Tip #1: Fail Faster
This is the first of 21 tips in Mike’s latest book designed for high school graduates. It so happens that every adult can benefit from the same reminders.
Tip #1: Fail Faster. (Accelerate your failure rate)
How’s that for kicking off this booklet on a positive note? “This guy is actually suggesting that I fail faster.” There are a couple of facts in life that you will soon be experiencing, some more pleasurable than others. I can guarantee you that sooner or later you will be experiencing failure in some way, shape, or form. The worst thing you can do is try to avoid this aspect of your life. If success is something you want to achieve in the coming years, failure will become a key ingredient.
Failure Is Your Fastest Route To Success. If you want to learn more, do more and be more, you will need to accelerate your journey along the failure curve. You heard me correctly. I just suggested that you accelerate your failure curve. I say this for good reason. While there is no shame in “failing,” you might want to learn something from your gaff as long as your face is turning red.
From the first day you tried to say the word “momma” to the day you saddled up on your “two-wheel ride” (having ditched the training wheels), you began to screw things up.
The first time trying to catch a baseball probably resulted in you stopping the ball with your nose. Your first spoonful of peas, in all probability, ended up in your left ear. The first sound you heard while learning to parallel park your parent’s car was probably the sound of the bumper running over a garbage can. Failure got you to where you are today, and it will get you to where you need to be tomorrow. “The fastest way to succeed is to double your failure rate.” Tom Watson.
Intelligent adjustments will distinguish you from the others.
Life is not mastered by following a carefully designed, linear-based blueprint. It has proven to be a learn-as-you-go proposition. A famous United States’ military leader (General Schwarzkopf) went on record to say: “Everything I learned in the military I learned from screwing up the first time.” Candid. Honest. Brilliant!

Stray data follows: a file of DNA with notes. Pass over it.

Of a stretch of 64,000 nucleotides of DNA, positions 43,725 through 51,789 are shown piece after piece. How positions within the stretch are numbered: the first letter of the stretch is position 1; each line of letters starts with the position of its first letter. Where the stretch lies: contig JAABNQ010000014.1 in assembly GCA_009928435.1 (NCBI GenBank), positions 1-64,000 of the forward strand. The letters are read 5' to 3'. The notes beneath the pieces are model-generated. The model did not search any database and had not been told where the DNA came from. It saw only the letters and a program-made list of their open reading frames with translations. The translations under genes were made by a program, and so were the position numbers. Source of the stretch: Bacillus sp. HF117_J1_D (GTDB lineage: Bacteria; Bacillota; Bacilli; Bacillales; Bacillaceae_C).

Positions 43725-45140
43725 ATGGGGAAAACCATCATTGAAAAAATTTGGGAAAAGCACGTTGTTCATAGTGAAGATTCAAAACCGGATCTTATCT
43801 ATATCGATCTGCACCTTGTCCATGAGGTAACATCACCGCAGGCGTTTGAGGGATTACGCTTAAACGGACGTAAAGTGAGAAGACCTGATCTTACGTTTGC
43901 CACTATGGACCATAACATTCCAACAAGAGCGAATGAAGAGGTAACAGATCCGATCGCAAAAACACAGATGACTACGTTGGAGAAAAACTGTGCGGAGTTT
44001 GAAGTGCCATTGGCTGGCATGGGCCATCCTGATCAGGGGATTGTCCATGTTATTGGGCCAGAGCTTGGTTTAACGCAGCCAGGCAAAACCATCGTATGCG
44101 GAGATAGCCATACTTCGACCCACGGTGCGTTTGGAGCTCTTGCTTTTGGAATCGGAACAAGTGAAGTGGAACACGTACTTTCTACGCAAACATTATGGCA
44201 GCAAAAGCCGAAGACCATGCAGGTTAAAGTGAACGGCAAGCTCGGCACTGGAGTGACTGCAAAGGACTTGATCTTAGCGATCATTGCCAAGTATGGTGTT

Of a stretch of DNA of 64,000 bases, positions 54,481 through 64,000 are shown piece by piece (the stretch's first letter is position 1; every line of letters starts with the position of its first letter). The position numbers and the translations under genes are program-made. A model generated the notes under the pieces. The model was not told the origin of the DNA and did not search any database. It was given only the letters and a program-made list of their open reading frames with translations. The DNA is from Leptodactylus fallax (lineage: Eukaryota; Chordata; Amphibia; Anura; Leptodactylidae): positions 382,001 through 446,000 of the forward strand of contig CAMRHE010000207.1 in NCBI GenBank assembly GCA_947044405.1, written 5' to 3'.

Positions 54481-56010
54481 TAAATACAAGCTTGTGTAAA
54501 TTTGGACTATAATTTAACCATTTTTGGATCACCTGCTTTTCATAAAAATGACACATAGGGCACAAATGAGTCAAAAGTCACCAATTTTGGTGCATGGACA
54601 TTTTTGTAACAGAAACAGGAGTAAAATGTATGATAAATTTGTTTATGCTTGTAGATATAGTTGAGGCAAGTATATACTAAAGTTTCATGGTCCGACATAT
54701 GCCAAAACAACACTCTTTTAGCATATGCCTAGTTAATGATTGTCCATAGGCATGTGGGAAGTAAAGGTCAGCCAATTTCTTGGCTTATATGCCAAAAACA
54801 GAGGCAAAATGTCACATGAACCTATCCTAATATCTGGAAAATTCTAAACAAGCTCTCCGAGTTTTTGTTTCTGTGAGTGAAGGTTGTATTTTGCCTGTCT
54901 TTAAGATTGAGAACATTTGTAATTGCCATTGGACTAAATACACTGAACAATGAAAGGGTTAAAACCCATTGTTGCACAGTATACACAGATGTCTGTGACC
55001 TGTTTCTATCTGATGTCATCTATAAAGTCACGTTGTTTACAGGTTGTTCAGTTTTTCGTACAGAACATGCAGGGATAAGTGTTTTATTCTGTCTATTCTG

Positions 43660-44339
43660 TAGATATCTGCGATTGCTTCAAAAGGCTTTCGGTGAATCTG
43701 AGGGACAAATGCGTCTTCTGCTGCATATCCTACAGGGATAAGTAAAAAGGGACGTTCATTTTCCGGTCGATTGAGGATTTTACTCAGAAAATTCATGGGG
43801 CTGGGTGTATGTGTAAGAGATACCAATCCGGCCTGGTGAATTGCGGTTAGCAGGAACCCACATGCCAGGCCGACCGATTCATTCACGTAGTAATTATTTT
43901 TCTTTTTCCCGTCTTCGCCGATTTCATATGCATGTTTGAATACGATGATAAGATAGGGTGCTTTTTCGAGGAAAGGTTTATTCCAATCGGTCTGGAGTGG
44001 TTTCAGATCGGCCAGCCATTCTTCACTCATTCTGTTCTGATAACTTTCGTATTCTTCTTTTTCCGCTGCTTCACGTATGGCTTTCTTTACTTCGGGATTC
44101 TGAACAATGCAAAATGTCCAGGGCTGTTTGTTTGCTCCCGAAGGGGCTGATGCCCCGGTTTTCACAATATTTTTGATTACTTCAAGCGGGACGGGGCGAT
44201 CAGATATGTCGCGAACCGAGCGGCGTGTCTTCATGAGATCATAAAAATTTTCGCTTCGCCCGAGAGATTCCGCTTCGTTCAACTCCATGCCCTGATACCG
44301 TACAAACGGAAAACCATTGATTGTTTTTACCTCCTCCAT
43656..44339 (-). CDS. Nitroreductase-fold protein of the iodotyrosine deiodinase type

Your life, my life, his or her life, unfolds in an experiential fashion. We try stuff. We then analyze the consequences. We decide if we learned anything worth remembering. If we are on the ball, we tune-in and carefully adjust our next approach. We then try again with newfound intelligence.
Intelligent adjustments will distinguish you from the others. Many folks decide to replicate the same behavior, thinking that continued effort will satisfy the “persistence clause.” They ride the proverbial learning curve believing that shear tenacity will carry them to the promise land. Others expect instant results by quitting early hoping that an illusive cure-all (karma) will kick in and do its thing.
Misdirected action, regardless of your good intentions, will result in a less than satisfactory outcome. You can water, prune, feed, and care for a rose bush with infinite love, but it will never grow into an oak tree. It will continue to be a rose bush.
Translation: You are who you are, and you must learn to recognize and play to your strengths. You can become just another scruffy looking rose or one qualified to win the ribbons at the flower show.
I suppose what I am suggesting is that you don’t place the word “fail” into the four-letter word category. You should in fact, learn to cherish it. It is the fastest way, and perhaps the best way, to learn a new skill.
Forget everything you have learned on the subject of “failure avoidance” and, starting today, accelerate your failure acceptance. Failure is not bad by definition. In fact, it is often a very good thing.
If you are not comfortable with the concept of failure as a growth strategy, allow me to put a more politically correct spin on it. Experiment your way through life. Try different things. Investigate alternative maneuvers knowing that some will work better than others. You will then be qualified to make better decisions.
Whatever you choose to call it, (A) experimentation or (B) failure, it will lead to success faster than any other option.
|This is just one of the tips Mike Marchev offers High School Graduates who are preparing to enter a world that does not care if they succeed or fail. Do your son, daughter, niece, nephew or next-door neighbor a favor by presenting them with their own copy of 21 Life Changing Tips For The College Bound High School Graduate.
Mike presents a business-building webinar on the third Thursday of every month sponsored by AmaWaterways. To receive a complimentary invitation send Mike an email with the phrase “AmaWaterways” in the Subject Box. You will also receive a link to the recorded version.
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